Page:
Thousands of men suffering from advanced prostate cancer have been offered new hope of a cure after scientists discovered the genetic cause behind 90 per cent of tumours.
Nine out of 10 cases of late stage prostate cancer can now be linked to changes in the DNA of sufferers. In some cases, there are already drugs to tackle those genetic defects which are being used for other cancers.
Scientists said the breakthrough was like uncovering the “Rosetta Stone” for prostate cancer, in reference to the stone tablet which helped Egyptologists break the code of hieroglyphics. The research was hailed by charities as “incredibly exciting”.
The study was led in the UK by scientists at The Institute of Cancer Research, London, in collaboration with researchers from eight academic clinical trial centres around the world.
Researchers said that doctors could now start testing for the mutations and give patients with advanced prostate cancer existing drugs or drug combinations which are known to target the specific genomic aberrations.
“Our study shines new light on the genetic complexity of prostate cancer as it develops and spreads, revealing it to be not a single disease, but many diseases each driven by their own set of mutations,” said Johann de Bono, professor of experimental cancer medicine at The Institute of Cancer Research, London, and consultant at The Royal Marsden in London.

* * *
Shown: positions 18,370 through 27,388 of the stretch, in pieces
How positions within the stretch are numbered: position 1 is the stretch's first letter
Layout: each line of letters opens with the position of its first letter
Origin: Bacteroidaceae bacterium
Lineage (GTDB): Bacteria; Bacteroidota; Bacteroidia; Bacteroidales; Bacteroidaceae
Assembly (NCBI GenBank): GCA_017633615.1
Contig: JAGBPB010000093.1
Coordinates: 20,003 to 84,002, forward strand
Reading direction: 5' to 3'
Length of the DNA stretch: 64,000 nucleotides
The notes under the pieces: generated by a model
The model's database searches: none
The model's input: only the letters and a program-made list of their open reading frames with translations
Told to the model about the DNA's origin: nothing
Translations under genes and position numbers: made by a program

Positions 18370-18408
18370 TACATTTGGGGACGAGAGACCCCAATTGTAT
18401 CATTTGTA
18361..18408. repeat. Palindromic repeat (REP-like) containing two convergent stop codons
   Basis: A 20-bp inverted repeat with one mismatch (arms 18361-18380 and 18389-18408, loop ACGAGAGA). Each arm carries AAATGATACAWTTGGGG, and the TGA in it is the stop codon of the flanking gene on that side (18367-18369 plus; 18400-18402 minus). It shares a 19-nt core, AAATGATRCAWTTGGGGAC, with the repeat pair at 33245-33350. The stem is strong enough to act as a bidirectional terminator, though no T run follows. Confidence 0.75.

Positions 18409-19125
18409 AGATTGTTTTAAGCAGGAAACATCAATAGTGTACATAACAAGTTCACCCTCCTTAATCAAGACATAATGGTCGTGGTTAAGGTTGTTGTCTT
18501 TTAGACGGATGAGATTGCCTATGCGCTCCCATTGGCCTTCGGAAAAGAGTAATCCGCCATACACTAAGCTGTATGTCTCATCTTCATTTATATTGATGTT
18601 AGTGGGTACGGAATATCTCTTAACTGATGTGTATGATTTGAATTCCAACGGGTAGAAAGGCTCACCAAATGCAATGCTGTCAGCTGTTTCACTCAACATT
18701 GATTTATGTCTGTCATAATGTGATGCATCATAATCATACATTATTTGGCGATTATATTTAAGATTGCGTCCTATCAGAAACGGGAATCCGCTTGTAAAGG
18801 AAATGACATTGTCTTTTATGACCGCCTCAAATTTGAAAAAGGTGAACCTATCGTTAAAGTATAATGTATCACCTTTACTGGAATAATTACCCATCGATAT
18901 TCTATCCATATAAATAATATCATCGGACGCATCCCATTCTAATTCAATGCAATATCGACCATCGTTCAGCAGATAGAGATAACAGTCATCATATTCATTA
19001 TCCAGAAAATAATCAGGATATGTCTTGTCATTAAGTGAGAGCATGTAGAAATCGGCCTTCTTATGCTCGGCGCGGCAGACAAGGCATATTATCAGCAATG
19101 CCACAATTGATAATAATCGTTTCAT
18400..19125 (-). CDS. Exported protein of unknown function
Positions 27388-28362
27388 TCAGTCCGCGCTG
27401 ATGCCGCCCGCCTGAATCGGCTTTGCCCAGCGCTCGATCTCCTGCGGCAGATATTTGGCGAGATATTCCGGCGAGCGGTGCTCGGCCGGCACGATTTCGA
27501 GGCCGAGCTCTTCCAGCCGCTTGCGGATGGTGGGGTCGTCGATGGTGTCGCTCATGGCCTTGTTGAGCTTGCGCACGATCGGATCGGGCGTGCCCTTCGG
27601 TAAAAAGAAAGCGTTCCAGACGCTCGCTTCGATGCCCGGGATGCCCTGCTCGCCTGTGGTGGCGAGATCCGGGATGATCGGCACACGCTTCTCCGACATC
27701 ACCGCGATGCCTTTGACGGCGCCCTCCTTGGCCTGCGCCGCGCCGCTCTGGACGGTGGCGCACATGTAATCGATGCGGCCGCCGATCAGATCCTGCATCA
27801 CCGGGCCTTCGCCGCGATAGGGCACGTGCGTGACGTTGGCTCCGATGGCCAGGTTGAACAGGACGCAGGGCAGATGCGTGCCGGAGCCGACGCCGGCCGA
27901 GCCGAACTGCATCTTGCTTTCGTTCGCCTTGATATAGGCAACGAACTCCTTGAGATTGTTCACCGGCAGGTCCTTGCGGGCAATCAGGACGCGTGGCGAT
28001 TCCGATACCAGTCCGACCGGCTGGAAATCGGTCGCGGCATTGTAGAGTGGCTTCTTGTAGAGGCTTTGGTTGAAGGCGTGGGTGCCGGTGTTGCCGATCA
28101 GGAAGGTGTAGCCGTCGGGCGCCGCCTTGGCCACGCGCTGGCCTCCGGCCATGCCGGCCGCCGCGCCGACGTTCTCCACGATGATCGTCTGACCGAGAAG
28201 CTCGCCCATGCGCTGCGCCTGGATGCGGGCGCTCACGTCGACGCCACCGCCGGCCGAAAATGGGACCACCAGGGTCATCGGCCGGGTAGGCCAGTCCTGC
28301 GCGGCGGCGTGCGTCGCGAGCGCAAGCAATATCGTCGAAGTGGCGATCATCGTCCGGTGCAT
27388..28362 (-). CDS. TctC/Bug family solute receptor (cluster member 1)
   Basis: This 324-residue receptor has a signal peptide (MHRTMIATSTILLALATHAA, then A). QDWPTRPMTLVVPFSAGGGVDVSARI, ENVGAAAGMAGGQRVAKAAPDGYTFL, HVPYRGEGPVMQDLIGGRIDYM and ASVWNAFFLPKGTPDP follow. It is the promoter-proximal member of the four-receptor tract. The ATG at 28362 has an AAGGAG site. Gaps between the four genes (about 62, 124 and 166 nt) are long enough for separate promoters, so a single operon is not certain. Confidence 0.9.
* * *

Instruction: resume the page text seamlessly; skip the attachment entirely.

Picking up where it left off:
“We’re describing this study as prostate cancer’s Rosetta Stone – because of the ability it gives us to decode the complexity of the disease, and to translate the results into personalised treatment plans for patients.”
Nearly 50,000 men are diagnosed with prostate cancer each year in the UK and more than 10,000 will die from it.
Doctors from the Royal Marsden and hospitals in the US studied the genetic make-up of 150 tumours from patients with advanced prostate cancer and a slim chance of survival.
Nearly two thirds of the men in the study had mutations in a molecule that interacts with the male hormone androgen which can already be targeted by current drugs.
Around 20 per cent of patients also had mutations in the BRCA1 and BRCA2 genes. They are known to raise the risk of breast and ovarian cancer and there are already drugs to help.
The researchers also found for the first time that some people are born with genes which predispose them to prostate cancer, meaning that screening programmes could be effective at preventing the disease. Professor Paul Workman, chief executive and president of The Institute of Cancer Research, London, said: “These findings could make a real difference to large numbers of patients.”
In the next phase of the study, researchers will genetically sequence tumour cells from at least 500 patients and follow the course of their disease to see how they respond to personalised treatments.
Charities described the work as ground breaking and said it was particularly exciting because changes to treatment could happen almost immediately.
Dr Iain Frame, Director of Research at Prostate Cancer UK said: “This is incredibly exciting and ground breaking research. It suggests for the first time the list of genetic mutations to search for in order to build up a blueprint of a man’s prostate cancer once it has spread.”
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